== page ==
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You look familiar.

Two Spanish women meet in their late twenties and realize that they're identical twins. The hospital had accidentally swapped one with another random newborn, and each family had unknowingly taken home the wrong baby. Now all three women - the two actual twins, and the one fake twin - are suing the hospital, who seriously did not have their act together. But there are all sorts of ways this could happen. For example... [more inside]
posted by granted on Jun 1, 2008 - 28 comments

Yesterday, and Before

HistoryWorld is a general-knowledge website, designed for anyone above the age of about twelve with an interest in history. I found the site searching for dance history, but it includes 400 broad topics with more added all the time. It approaches history as a narrative, making full use of chronology. This is for the student as well as the researcher. [more inside]
posted by netbros on May 23, 2008 - 15 comments

Revolt of the Lab Rats? Or Voyeur Caught Watching?

When your research subjects notice you watching.... The fine folks over at Little Green Footballs discovered "a pile of results and code" from an observation of their on-line discourse on a server at Carnegie Mellon. That led to a heated thread of sometimes paranoid speculation that eventually calmed down (somewhat) when the researcher's academic advisors posted a good-natured mea-culpa (wea-culpa?) and explanation.
posted by mmahaffie on May 18, 2008 - 92 comments

We've Replaced The Patient's Blood With PolyHeme. Let's See If They Notice.

The blood substitute PolyHeme has been previously discussed on MetaFilter, but new evidence shows that PolyHeme actually raises the chances of death by nearly 30%. PolyHeme was notable mostly for the reaction to its clinical trials, which, controversially, did not require patient consent.
posted by scrump on Apr 29, 2008 - 19 comments

Infusions of Grandeur

Cantaloupe, garlic, ginger, habenero, kiwi, nutmeg, pineapple, spearmint, watermelon and many other vodka infusion experiments by the crack alconomics team of Waylan and Brendan.
posted by Blazecock Pileon on Apr 12, 2008 - 25 comments

Brok en Pip e l ine

An unprecedented five consecutive years of stagnant funding for the National Institutes of Health is putting America at risk - a few prominent research institutions get together to voice their concern over flat funding of the National Institutes of Health over the past 5 years, in their report The Broken Pipeline (pdf). Bloggers comment [1, 2, 3].
posted by Gyan on Mar 14, 2008 - 40 comments

Physics milestones of the past 50 years

Physical Review Letters' 50th anniversary retrospective promises to be an interesting survey of the physics landscape for the past half-century.
posted by Wolfdog on Feb 27, 2008 - 6 comments

College student researches his own cancer

Josh Sommer is a student at Duke who is researching and advocating to find a cure for chordoma, a rare type of cancer that he was diagnosed with during his freshman year of college. He's not new to being an advocate-- when he was in high school, he and his mom (Dr. Simone Sommer) spoke publicly about the dangers of toxic mold, which they had both experienced firsthand.
posted by Tehanu on Feb 20, 2008 - 13 comments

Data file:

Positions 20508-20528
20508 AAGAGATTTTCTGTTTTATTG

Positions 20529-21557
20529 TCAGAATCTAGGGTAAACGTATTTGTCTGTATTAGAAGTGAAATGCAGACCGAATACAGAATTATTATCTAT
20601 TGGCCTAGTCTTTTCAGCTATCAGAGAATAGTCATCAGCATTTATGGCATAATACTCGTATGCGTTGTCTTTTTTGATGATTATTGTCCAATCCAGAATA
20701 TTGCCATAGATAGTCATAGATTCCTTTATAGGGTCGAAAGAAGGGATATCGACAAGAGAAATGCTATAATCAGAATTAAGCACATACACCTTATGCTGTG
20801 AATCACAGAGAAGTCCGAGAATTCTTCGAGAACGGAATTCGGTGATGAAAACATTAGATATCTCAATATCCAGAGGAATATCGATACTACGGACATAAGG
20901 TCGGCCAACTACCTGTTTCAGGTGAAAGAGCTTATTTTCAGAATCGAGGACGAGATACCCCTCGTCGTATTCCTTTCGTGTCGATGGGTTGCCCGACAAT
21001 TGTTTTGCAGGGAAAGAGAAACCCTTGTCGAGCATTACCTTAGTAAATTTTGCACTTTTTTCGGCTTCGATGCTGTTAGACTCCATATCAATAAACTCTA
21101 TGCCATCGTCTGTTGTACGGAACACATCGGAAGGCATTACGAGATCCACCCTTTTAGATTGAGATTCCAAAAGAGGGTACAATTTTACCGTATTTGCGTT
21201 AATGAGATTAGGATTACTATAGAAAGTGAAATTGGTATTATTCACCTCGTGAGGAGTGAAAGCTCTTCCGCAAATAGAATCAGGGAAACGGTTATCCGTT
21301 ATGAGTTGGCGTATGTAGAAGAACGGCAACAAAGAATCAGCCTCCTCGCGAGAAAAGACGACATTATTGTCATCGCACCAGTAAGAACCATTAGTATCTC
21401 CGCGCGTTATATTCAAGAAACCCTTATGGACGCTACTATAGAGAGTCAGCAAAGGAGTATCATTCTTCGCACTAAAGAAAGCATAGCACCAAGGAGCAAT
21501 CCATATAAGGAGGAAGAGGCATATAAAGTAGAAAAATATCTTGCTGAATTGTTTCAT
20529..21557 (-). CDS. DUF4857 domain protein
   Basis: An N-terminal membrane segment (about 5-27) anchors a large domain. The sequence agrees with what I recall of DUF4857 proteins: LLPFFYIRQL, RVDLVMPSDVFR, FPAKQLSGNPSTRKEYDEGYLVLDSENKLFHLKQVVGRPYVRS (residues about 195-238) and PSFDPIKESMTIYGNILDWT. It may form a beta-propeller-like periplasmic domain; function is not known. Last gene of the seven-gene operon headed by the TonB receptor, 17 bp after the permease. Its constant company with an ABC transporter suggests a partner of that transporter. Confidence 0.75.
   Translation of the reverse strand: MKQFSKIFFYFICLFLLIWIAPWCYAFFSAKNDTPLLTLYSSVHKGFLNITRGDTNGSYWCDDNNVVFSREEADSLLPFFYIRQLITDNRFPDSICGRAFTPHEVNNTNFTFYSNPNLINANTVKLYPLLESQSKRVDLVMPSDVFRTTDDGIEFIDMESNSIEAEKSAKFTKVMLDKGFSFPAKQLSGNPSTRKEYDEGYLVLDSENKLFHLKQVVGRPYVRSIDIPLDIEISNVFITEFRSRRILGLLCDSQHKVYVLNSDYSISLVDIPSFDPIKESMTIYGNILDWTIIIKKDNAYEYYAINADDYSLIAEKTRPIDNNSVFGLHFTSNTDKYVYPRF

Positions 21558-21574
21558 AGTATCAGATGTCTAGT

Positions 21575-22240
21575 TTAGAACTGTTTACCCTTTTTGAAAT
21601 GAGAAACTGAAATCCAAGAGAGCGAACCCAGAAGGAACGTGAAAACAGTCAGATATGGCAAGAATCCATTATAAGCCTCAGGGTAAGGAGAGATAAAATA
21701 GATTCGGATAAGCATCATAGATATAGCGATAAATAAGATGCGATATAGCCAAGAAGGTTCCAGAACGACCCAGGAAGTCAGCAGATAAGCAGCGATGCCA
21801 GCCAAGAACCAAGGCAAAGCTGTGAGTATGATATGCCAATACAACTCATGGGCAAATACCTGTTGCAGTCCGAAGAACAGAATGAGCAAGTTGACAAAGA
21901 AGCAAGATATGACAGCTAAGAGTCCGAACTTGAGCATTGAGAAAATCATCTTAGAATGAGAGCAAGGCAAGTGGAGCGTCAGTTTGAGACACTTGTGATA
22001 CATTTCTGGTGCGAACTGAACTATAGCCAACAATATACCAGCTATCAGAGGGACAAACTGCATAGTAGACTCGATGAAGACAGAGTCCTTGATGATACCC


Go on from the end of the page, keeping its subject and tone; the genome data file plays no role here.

Blacker than black, it's gone

Apparently, the new black is... really, really black. "Researchers in New York reported this month that they have created a paper-thin material that absorbs 99.955 percent of the light that hits it, making it by far the darkest substance ever made -- about 30 times as dark as the government's current standard for blackest black." But what possible benefit to society could come from this blacker than black substance? Why, invisibility cloaks, of course! [more inside]
posted by willie11 on Feb 20, 2008 - 53 comments

Harvard boosts open access for faculty publications

Harvard's Faculty of Arts & Sciences voted unanimously last week to mandate "Open Access" to published articles - a first at a U.S. university, though the dean will apparently grant a waiver to anyone who wants to opt out. More to follow? Peter Suber's Open Access News is tracking reactions. [more inside]
posted by mediareport on Feb 17, 2008 - 24 comments

Research into primary education

The Primary Review has published three research reports about primary school education in the UK and elsewhere. The Structure of Primary Education: England and Other Countries. Primary Curriculum and Assessment: England and Other Countries. Press release summarising some of the findings. [more inside]
posted by paduasoy on Feb 8, 2008 - 13 comments

Your tax dollars at work.

Interested on how the gummint is using Spectral Sensing Technology do defend us from attacks? You'll feel much safer after viewing the Futuristic Sensor System Dramatic Research Presentation of the 2008 International Symposium on Spectral Sensing Research (ISSSR-2008). (The tour of the Conference Site is in the same vein, with different music.)
posted by Wet Spot on Feb 7, 2008 - 25 comments

I'm teh uglee kid on teh internets

Study: Internet Not Dumbing Down Kids, Who Were Stupid Anyway. Full report! (warning: PDF) The information literacy of young people, has not improved with the widening access to technology: in fact, their apparent facility with computers disguises some worrying problems. Young people have unsophisticated mental maps of what the internet is, often failing to appreciate that it is a collection of networked resources from different providers. (Like tubes!)
posted by parmanparman on Jan 20, 2008 - 43 comments

Anti-depressants, Serotonin and Depression

"Researchers found that failing to publish negative findings inflated the reported effectiveness of all 12 of the antidepressants studied." See also: Serotonin and Depression: A Disconnect between the Advertisements and the Scientific Literature. [more inside]
posted by OmieWise on Jan 17, 2008 - 137 comments

Of Whales and Racism

"Australians must not use whales to justify the racist ideology" The Australian government's [proto] stance on Japanese whaling in the Southern Ocean has drawn a strong response by an anonymous youtube poster, citing racism as the core reason the Australian Government is taking a stand on the Japanese Whale Research Programme [caution, gruesome video and yet more racist youtube comments]. It seems Steve and Terri Irwin are trying to stop them.
posted by mattoxic on Jan 7, 2008 - 75 comments

Most people have never heard of Metafilter, will not see this link, and those who do will forget it soon

The Ephemera Society was glancingly mentioned prior, but deserves a better mention. It includes:
An exhibit, an article, and links to Michael Ragsdale's 9/11 ephemera.
A history of Coca-cola print ephemera.